The border dispute between Costa Rica and Nicaragua over the mouth of the San Juan river was the cause of an emergency decree by the Costa Rican government, which ordered the construction of a road alongside the right side of the river for a stretch of 160 kilometers.
Following allegations of corruption involving officials responsible for the work, and which prompted the Minister of Transport and Public Works to be fired by President Chinchilla, the Association of Engineers and Architects (CFIA) and CACISA, a company hired to oversee construction, found that about 900 machines belonging to different companies, worked without any constructive plan.
An article in Nacion.com reports that the National Roads Authority (Conavi) confirmed that the work was built without plans.
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The Costa Rican construction sector has requested the government clarify and prioritise public infrastructure projects.
The Costa Rican Chamber of Construction has issued a press release representing the following groups:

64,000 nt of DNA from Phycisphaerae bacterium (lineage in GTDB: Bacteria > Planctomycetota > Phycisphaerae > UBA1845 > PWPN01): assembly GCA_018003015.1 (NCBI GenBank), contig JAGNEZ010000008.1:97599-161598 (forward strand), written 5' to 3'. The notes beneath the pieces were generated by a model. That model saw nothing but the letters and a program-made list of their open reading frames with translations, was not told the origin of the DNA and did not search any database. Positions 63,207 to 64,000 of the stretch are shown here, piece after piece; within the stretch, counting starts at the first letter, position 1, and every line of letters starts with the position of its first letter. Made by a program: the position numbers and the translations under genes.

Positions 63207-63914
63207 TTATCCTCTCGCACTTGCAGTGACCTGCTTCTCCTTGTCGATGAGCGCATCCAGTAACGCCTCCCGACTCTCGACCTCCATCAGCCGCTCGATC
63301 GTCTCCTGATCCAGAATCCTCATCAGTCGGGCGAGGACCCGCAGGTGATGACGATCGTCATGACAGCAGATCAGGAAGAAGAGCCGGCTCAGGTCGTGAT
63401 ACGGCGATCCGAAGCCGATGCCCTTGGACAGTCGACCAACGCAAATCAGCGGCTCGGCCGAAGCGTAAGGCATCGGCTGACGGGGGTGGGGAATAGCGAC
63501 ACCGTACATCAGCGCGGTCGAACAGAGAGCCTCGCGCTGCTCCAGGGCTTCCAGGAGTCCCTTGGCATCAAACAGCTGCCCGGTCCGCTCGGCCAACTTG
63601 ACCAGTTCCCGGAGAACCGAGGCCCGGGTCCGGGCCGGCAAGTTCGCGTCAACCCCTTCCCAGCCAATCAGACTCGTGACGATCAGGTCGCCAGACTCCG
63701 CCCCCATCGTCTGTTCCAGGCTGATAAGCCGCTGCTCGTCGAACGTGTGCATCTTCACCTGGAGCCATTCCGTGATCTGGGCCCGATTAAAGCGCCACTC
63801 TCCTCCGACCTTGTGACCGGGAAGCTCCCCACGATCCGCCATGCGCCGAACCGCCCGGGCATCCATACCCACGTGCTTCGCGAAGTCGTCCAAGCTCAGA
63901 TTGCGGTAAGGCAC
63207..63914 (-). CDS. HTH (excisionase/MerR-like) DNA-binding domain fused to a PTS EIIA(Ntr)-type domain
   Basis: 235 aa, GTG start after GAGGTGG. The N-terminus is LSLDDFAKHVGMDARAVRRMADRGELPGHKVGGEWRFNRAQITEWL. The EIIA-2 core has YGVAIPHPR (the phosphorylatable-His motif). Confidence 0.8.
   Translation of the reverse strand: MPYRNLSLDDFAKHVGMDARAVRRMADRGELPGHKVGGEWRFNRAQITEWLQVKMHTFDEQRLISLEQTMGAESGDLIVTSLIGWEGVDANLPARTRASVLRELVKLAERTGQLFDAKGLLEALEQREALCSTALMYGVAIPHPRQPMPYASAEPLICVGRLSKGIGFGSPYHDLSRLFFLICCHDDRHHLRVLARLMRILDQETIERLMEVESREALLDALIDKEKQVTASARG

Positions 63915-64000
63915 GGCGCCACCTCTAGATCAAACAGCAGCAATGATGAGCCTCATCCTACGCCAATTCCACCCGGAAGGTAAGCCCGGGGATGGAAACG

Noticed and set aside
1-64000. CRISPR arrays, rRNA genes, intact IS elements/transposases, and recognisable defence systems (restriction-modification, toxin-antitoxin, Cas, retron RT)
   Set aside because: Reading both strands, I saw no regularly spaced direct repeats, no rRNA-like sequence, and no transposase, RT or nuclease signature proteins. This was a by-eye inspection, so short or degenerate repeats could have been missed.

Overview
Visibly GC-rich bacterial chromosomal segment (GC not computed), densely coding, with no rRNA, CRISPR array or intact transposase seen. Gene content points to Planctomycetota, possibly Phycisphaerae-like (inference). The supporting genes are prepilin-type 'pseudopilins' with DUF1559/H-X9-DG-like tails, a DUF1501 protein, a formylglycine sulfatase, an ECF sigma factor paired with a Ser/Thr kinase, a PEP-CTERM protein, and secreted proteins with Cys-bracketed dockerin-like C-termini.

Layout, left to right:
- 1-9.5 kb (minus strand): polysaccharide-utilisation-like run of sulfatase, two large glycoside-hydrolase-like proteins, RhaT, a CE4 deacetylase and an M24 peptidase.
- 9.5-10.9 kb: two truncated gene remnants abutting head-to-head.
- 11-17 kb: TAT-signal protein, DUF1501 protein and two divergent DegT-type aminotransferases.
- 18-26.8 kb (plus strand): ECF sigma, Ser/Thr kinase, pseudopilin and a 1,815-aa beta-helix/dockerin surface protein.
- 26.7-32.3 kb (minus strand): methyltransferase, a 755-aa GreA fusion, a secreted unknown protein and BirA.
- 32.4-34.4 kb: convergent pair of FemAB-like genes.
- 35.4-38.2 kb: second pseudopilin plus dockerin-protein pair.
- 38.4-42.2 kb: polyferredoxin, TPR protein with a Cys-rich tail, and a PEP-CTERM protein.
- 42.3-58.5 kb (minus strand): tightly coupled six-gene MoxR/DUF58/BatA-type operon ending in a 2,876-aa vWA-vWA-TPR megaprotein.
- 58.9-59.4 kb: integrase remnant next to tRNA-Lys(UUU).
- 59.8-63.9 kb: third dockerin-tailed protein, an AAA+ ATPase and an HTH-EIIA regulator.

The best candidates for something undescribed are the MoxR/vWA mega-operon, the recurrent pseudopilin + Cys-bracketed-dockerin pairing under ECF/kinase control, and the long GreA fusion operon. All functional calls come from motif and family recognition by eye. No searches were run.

The National Laboratory of Materials and Structural Models (Lanamme UCR), The Federate School of Engineers and Architects (CFIA), The Union of Chambers of Private Enterprise (UCCAEP), The Costa Rican Chamber of Construction (CCC), The Chamber of Architectural and Engineering Consultants (CCAI) and the Association of Streets and Roads in Costa Rica (ACCCR).
The Costa Rican construction industry faces a shortage of skilled manpower. The shortage, which is particularly acute on the coasts, is being blamed for overruns on contracts.
The boom in the provinces of Guanacaste and Puntarenas took local labor markets by surprise.
Companies in many cases have been forced to take on workers without the requisite skills, leading to fears that quality might be compromised.
Most road maintenance contracts awarded by the National Roads Authority go to the company Hernán Solís.
Semanariouniversidad.ucr.cr reports that "Of the 22 maintenance contracts given by Conavi around the country, this firm were awarded 13, ie 60% of all projects. In total the company has received maintenance contracts worth over $133.4 million.
The number of building permits issued in the first quarter in Costa Rica was 11 percent up on the same period of last year, as a construction boom gains strength.
The tendency in Costa Rica is in stark contrast with the doubts being expressed over the future of the US economy, and construction industry executives say no end is in sight to growth in the sector.